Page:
13 Best Kickstarter Alternatives for Crowdfunding Anything

Jan 24, 2017 1:13 pm

Looking to fund a new project through Kickstarter?

Crowdfunding is a great way to get an idea off the ground, but what you may not know is that there are other, similar sites that you can use to raise the capital you need–even funding on your own self-hosted site.

Some work more or less exactly the same as Kickstarter. Others may provide more flexible funding models depending on what you’re trying to achieve.


Below are 13 of the Best Kickstarter Alternatives of 2017 that you should know about.

Keep reading and find out:


“How do you crowdfund without Kickstarter?”


platforms for crowdfunding

1. Indiegogo


Indiegogo is essentially Kickstarter’s direct competitor, and as such, its feature-set and scope is more or less exactly the same.

The primary difference is how goal deadlines work:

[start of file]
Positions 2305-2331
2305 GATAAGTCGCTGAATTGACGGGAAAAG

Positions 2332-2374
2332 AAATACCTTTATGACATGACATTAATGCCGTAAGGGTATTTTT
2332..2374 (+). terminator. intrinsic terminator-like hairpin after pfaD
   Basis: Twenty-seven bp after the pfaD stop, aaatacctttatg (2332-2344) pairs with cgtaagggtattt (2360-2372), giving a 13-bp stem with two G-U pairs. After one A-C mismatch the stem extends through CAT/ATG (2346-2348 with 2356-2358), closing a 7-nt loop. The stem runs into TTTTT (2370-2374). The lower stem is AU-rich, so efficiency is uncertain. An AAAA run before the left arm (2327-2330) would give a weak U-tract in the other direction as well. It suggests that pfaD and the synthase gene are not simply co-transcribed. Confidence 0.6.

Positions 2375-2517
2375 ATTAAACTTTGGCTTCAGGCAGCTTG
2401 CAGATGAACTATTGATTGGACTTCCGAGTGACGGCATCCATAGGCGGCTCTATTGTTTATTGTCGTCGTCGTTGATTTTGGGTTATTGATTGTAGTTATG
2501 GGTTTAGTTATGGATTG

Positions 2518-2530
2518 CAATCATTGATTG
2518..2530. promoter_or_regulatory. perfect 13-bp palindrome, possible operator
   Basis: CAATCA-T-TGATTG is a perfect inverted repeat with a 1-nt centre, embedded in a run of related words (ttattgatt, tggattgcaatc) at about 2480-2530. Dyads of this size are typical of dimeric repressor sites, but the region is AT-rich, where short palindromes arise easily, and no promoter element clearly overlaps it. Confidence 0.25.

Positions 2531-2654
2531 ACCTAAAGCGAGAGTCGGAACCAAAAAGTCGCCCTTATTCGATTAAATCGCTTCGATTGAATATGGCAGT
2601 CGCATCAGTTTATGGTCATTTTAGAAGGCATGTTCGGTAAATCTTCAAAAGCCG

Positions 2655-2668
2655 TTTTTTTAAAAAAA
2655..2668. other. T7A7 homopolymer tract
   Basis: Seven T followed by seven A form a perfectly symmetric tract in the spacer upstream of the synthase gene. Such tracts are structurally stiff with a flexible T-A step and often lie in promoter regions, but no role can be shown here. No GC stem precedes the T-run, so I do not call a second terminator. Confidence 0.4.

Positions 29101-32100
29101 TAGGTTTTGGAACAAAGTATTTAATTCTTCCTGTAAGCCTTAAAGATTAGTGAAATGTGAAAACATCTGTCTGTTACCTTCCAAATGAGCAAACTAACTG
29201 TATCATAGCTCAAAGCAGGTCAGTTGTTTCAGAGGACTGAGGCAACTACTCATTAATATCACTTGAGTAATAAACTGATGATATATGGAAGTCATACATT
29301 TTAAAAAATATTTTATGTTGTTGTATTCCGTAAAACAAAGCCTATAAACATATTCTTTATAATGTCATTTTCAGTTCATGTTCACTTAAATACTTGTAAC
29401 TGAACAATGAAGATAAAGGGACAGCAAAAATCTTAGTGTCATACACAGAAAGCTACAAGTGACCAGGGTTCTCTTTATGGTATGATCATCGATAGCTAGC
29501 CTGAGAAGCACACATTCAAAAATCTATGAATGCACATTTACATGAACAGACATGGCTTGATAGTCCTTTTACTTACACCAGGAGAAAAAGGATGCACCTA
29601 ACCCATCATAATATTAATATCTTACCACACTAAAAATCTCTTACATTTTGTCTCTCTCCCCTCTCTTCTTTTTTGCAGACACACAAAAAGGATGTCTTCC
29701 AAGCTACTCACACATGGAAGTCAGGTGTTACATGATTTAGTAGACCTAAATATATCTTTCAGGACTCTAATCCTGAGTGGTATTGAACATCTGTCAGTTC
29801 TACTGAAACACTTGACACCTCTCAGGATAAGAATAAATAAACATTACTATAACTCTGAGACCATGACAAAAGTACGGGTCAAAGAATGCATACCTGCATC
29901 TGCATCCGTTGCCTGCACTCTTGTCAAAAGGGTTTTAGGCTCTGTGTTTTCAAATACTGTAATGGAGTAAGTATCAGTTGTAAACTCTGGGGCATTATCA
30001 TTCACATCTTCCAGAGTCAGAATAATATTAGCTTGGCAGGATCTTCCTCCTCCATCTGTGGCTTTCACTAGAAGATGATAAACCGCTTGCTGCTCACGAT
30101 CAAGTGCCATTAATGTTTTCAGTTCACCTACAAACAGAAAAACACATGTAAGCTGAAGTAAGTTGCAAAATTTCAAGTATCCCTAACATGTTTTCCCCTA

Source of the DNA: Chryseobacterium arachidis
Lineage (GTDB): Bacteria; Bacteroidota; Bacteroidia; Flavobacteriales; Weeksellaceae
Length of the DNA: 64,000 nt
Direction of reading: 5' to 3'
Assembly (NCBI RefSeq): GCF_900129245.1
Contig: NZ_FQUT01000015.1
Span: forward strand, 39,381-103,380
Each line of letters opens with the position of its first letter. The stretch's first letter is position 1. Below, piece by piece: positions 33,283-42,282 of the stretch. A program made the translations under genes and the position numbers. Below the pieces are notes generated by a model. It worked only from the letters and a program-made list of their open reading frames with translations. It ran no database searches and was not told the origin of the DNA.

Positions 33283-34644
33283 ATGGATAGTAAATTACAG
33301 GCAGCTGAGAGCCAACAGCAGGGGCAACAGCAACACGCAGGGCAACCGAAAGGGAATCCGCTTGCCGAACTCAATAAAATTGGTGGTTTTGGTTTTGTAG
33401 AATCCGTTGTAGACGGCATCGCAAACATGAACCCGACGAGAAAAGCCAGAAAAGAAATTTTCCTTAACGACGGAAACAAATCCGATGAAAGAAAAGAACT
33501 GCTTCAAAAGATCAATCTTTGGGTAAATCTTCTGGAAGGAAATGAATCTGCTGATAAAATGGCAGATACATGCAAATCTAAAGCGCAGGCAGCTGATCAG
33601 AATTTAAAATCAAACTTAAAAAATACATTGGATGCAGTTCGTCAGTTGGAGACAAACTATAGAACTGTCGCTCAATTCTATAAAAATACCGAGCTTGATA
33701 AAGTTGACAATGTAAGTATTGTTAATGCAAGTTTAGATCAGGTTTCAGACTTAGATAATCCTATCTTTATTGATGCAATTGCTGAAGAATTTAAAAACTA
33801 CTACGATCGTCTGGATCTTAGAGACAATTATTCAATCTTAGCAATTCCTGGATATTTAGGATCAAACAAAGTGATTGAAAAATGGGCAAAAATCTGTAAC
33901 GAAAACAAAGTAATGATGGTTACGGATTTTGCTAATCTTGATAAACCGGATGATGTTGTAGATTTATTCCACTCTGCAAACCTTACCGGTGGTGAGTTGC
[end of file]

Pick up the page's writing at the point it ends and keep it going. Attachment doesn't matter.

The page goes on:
If you fail to meet your goal with Kickstarter, you don’t get to keep any of the money. With Indiegogo, you get to hold onto the money even–when you choose the flexible funding option–if you don’t hit your specified goal amount.

However, there’s still a transaction fee of 5% when your project is successful and, when you use the flexible option, there is also a 5% fee on all funds raised (see the table on this post for details).


2. Fundly


Fundly is the best site for fundraising when it comes to charities, non-profits, schools, teams and more–while still being a good choice for individuals too.

Check out the video below for more details:



3. Patreon


Patreon is a little different from the other crowdfunding sites, as it is primarily for content creators who have new things to share – like YouTube videos, podcast episodes, or blog posts – on an ongoing basis.

Patreon funds project creators in smaller amounts of money that are charged when the content creator delivers new media.

It’s not for everyone, but it can be especially attractive to those who create new media or other forms of digital content on a regular basis.

Because of Patreon’s subscription nature, success on the site and the strategies to fundraise require different tactics than the launch-style strategies used on platforms like Kickstarter and Indiegogo.

Learn More: Crowdfunding Resource Library